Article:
Anything you think you have understood about sexuality deserves to hear this remarkable conversation with Christopher Ryan, PhD., co-author of Sex at Dawn with his wife Cacilda Jetha, MD. Without question two of the most educated and well-researched thinkers, the couple explore the origin and evolutionary nature of human sexuality with a convincing array of interdisciplinary scientific evidence from anthropology, archeology, primatology and a bevy of cross cultural psycho sexual studies which took them 10 years to collect. Gracefully and with compassion they end up debunking almost every belief about human nature and our intimate relationships that most of us hold dear.
Christopher received a BA in English and American literature in 1984 and an MA and Ph.D. in psychology from Saybrook University, in San Francisco, CA twenty years later. He spent the intervening decades traveling around the world, living in unexpected places working at very odd jobs (e.g., gutting salmon in Alaska, teaching English to prostitutes in Bangkok and self-defense to land-reform activists in Mexico, managing commercial real-estate in New York’s Diamond District, helping Spanish physicians publish their research). Somewhere along the way, he decided to pursue doctoral studies in psychology. Drawing upon his multi-cultural experience, Christopher’s research focused on trying to distinguish the human from the cultural. His doctoral dissertation analyzes the prehistoric roots of human sexuality, and was guided by the world-renowned psychologist, Stanley Krippner.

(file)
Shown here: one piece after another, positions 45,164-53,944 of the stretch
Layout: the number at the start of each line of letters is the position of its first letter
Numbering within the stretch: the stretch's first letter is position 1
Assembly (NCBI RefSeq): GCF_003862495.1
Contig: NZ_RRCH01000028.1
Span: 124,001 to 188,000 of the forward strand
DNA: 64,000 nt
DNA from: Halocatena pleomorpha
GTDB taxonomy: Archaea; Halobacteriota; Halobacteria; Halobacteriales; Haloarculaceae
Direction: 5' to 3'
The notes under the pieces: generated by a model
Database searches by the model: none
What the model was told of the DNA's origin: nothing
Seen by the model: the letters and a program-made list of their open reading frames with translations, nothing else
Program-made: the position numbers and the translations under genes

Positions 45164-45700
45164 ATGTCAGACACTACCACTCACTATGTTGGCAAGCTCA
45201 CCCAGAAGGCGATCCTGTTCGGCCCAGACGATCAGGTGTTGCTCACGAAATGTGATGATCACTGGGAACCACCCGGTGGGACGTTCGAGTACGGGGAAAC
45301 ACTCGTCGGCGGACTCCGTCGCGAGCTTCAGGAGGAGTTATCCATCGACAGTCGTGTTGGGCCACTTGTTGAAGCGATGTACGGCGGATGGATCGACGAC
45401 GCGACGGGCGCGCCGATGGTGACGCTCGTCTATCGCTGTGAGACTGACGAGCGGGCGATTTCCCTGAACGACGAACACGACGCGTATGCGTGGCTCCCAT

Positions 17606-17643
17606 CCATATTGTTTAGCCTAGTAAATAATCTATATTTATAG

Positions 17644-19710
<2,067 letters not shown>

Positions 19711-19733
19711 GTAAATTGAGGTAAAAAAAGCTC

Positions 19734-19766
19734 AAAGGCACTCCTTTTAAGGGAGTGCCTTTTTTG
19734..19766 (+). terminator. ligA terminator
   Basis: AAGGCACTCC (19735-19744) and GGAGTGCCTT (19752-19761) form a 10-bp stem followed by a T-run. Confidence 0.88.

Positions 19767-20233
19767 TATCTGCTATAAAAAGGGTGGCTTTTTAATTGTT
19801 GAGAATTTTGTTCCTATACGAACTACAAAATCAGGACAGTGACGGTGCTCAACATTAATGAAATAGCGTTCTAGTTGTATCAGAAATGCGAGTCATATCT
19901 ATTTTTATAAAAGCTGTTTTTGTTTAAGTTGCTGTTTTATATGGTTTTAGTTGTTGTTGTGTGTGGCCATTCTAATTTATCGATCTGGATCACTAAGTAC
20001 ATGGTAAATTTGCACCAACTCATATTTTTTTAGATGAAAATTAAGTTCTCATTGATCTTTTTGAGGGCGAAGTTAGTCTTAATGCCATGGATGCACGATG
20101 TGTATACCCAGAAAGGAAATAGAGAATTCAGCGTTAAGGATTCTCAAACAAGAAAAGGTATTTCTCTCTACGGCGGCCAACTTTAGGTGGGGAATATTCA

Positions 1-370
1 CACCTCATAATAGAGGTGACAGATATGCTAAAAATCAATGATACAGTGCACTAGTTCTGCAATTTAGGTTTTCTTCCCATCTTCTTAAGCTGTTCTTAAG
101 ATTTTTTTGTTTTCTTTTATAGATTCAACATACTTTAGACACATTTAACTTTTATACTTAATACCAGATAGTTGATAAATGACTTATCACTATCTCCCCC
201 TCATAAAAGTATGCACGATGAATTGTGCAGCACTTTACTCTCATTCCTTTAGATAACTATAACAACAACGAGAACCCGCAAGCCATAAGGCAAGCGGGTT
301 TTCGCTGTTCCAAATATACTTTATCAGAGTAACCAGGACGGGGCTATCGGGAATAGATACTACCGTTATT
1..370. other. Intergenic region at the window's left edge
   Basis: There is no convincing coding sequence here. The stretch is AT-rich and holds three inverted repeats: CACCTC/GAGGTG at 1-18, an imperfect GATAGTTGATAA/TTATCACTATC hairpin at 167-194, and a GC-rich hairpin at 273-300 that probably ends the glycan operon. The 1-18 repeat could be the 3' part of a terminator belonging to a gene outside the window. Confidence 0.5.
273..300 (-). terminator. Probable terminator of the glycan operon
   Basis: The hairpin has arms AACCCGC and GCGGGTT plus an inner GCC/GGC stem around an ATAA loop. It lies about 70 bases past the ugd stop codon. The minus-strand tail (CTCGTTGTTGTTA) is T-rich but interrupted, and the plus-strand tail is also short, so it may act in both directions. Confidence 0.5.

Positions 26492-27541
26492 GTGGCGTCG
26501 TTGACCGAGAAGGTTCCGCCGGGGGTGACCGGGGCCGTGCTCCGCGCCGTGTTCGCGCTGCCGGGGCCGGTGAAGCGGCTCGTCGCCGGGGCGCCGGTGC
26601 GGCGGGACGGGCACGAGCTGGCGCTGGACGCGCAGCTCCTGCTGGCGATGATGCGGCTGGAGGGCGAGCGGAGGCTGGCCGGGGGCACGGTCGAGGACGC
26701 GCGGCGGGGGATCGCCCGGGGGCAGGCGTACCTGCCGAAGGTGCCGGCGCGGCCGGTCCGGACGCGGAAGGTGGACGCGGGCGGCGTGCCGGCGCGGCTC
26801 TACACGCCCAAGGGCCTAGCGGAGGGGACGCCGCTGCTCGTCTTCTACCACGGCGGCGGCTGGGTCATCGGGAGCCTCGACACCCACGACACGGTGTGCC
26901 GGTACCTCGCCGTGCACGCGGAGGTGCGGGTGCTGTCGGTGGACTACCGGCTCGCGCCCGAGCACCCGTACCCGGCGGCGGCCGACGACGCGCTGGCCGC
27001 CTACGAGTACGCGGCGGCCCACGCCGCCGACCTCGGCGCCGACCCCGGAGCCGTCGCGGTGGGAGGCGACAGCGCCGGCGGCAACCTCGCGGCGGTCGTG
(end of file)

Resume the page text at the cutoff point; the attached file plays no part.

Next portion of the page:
Cacilda was born in Mozambique to a family that had immigrated two generations earlier from Goa, India. As a child, she fled civil war to Portugal, where she received most of her education and medical training before returning to Mozambique in the late 1980s. A young physician determined to help heal her country, Cacilda spent seven years as the only physician serving some 50,000 people in a vast rural district in the north of the country. While there, Cacilda also conducted research (funded by the World Health Organization) on the sexual behavior of rural Mozambicans in order to help design more effective AIDS prevention efforts.
After almost a decade in Mozambique, Cacilda returned to Portugal, where she completed her medical residency training in both psychiatry and occupational medicine.
She and Christopher currently reside together in Barcelona, Spain, where she is a practicing psychiatrist at Hospital San Joan de Déu and in private practice. She speaks Portuguese, French, Spanish, Catalán, English, and some rusty Tsonga.
I guarantee that you will think twice on what it means to love sexually and at least wonder how to expand the nature of loving relationships in your own life. Genius insight, provocative, funny and enlightening.